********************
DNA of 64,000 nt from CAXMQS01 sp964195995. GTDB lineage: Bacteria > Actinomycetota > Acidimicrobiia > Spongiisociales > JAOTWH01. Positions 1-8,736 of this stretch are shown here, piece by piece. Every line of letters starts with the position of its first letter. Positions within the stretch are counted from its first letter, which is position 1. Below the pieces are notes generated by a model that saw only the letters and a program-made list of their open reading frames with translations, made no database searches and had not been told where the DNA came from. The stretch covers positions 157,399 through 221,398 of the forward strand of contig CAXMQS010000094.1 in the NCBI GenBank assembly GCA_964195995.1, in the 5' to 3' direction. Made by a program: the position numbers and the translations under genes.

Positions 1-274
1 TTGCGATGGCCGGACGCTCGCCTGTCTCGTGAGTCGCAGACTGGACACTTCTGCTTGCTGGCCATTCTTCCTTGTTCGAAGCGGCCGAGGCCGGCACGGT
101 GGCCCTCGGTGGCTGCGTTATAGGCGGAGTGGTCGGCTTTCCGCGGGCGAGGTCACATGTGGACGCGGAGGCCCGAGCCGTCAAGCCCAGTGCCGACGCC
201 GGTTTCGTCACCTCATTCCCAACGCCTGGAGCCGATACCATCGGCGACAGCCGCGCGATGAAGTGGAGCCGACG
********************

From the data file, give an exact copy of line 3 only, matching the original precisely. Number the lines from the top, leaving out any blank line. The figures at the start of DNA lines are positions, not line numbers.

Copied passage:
1 TTGCGATGGCCGGACGCTCGCCTGTCTCGTGAGTCGCAGACTGGACACTTCTGCTTGCTGGCCATTCTTCCTTGTTCGAAGCGGCCGAGGCCGGCACGGT